Questions tagged [terminology]

For questions related to the definition of and use of terminology in the context of Artificial Intelligence

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Terminology for the use of datasets as data points

As computers are getting bigger better and faster, the concept of what constitutes a single datum is changing. For example, in the world of pen-and-paper, we might take readings of temperature over ...
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2answers
621 views

What is the difference between learning without forgetting and transfer learning?

I would like to incrementally train my model with my current dataset and I asked this question on Github issues, which is what I'm using SSD MobileNet v1: https://github.com/tensorflow/models/issues/...
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99 views

Why do we need learning in unsupervised learning? [duplicate]

I am not clear with the concept that an unsupervised model learns. We are giving an input and output to the supervised model, so that it can generate a particular value, pattern or something out of it ...
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1answer
146 views

What is USV In NLP?

3 SVD Based Methods For this class of methods to find word embeddings (otherwise known as word vectors), we first loop over a massive data set and accumulate word co-occurrence counts in some form of ...
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1answer
83 views

What is local consistency in constraint satisfaction problems?

In the Constraint Propagation in CSP, it is often stated that pre-processing can solve the whole problem, so no search is required at all. And the key idea is local consistency. What does this ...
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78 views

What are the differences between learning by analogy, inductive learning and explanation based learning?

I have heard of the concepts of learning by analogy (which is quite self-explanatory), inductive learning and explanation-based learning. I tried to learn about inductive learning and explanation-...
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3answers
227 views

What is the name of an AI whose primary goal is to create a better AI?

A general AI x creates another AI y which is better than x. y creates an AI better than itself. And so on, with each generation's primary goal to create a better AI. Is there a name for this. By ...
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1answer
73 views

What does the notation $\mathcal{N}(z; \mu, \sigma)$ stand for in statistics?

I know that the notation $\mathcal{N}(\mu, \sigma)$ stands for a normal distribution. But I'm reading the book "An Introduction to Variational Autoencoders" and in it, there is this notation:...
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2answers
108 views

Why is it called back-propagation?

While looking at the mathematics of the back-propagation algorithm for a multi-layer perceptron, I noticed that in order to find the partial derivative of the cost function with respect to a weight (...
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2answers
77 views

What is the name of this neural network architecture with layers that are also connected to non-neighbouring layers?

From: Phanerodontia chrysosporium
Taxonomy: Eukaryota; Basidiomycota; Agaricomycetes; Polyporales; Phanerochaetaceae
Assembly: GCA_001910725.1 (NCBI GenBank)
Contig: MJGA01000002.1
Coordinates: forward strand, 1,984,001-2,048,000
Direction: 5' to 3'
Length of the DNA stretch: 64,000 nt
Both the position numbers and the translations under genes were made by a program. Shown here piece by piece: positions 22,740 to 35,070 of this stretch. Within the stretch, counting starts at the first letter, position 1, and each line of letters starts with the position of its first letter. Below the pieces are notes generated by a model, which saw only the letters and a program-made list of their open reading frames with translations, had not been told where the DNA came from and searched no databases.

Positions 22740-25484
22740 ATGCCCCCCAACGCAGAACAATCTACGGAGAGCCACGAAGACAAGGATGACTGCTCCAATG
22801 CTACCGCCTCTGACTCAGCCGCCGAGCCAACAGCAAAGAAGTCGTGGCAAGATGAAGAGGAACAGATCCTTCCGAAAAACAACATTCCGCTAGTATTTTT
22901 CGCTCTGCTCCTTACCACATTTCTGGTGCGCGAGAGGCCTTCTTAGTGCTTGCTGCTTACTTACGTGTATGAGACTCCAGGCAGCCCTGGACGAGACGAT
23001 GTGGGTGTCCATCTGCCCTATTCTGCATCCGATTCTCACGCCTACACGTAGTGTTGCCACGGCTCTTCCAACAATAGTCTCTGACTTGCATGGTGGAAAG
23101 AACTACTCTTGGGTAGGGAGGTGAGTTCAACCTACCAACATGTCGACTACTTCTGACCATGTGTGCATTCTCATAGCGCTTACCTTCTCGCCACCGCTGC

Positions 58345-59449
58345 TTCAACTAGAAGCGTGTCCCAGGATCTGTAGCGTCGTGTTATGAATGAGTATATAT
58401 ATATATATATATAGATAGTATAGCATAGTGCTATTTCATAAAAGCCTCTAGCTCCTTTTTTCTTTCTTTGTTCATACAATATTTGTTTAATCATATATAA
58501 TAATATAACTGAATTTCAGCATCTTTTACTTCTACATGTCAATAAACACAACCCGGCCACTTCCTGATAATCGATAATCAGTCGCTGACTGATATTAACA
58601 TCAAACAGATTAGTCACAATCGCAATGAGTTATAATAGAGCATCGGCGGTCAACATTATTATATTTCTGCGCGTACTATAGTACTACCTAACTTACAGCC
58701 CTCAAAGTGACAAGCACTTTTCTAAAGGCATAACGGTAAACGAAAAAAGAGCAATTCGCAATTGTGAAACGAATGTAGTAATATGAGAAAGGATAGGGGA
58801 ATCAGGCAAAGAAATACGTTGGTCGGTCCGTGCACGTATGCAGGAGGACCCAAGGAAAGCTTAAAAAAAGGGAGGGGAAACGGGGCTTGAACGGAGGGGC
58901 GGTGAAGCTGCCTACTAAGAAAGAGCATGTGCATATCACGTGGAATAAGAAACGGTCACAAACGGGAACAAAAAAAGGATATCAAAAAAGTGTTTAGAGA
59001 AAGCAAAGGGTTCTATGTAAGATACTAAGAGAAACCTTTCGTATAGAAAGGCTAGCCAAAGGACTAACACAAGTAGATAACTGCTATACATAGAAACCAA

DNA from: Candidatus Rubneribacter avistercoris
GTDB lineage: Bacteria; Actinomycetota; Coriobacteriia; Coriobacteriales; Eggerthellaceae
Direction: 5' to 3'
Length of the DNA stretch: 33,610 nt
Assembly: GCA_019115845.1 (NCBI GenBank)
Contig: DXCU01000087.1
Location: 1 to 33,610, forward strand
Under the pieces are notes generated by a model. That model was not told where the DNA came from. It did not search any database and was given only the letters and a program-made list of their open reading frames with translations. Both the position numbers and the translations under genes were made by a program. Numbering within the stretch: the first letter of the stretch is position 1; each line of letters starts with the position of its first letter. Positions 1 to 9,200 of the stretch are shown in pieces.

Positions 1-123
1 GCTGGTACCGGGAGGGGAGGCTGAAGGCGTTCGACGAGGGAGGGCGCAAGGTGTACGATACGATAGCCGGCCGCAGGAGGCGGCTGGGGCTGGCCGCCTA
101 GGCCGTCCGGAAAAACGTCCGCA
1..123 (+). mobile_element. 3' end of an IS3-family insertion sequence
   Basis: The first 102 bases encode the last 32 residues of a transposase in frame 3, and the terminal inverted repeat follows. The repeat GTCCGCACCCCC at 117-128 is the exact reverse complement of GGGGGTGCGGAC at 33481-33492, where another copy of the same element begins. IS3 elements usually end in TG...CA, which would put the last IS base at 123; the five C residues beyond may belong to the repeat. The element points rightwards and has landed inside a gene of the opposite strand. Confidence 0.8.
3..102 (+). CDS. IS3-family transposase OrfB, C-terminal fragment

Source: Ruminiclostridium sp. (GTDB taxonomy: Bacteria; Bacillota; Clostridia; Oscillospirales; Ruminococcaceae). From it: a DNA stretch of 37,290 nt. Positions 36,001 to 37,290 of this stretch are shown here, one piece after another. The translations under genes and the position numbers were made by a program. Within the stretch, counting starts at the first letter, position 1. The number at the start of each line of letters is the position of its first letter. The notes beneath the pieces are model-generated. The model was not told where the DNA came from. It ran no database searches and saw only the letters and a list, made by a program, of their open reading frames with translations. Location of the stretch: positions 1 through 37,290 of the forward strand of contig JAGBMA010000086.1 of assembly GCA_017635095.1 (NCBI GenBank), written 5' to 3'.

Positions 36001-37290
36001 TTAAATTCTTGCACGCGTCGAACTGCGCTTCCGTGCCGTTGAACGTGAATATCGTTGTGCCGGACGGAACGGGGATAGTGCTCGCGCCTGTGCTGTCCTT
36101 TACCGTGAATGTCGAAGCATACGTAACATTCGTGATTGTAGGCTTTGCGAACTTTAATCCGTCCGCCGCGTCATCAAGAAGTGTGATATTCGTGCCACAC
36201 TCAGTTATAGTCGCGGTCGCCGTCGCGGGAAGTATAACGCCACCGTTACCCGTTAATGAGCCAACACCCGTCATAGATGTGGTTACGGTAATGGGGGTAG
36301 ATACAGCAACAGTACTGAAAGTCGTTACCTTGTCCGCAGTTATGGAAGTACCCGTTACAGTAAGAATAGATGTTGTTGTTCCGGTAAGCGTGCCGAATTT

Consider a feedforward neural network. Suppose you have a layer of inputs, which is feedforward to a hidden layer, and feedforward both the input and hidden layers to an output layer. Is there a name ...
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2answers
135 views

What are the main algorithms used in computer vision?

Nowadays, CV has really achieved great performance in many different areas. However, it is not clear what a CV algorithm is. What are some examples of CV algorithms that are commonly used nowadays and ...
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68 views

Are bandits considered an RL approach?

If a research paper uses multi-armed bandits (either in their standard or contextual form) to solve a particular task, can we say that they solved this task using a reinforcement learning approach? Or ...
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Is my understanding of the value function, Q function, policy, reward and return correct?

I'm a beginner in the RL field, and I would like to check that my understanding of certain RL concepts. Value function: How good it is to be in a state S following policy π. ...
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1answer
454 views

Are model-free and off-policy algorithms the same?

In respect of RL, is model-free and off-policy the same thing, just different terminology? If not, what are the differences? I've read that the policy can be thought of as 'the brain', or decision ...
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2answers
61 views

What does “immediate vector-valued feedback” mean?

In the book Artificial Intelligence Engines: A Tutorial Introduction to the Mathematics of Deep Learning, James Stone says With supervised learning, the response to each input vector is an output ...
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1answer
920 views

What are options in reinforcement learning?

According to a lecture about Reinforcement Learning, the concept of options allows searching the state space of an agent much faster. The lecture came from Nptel [1] (National Program on Technology ...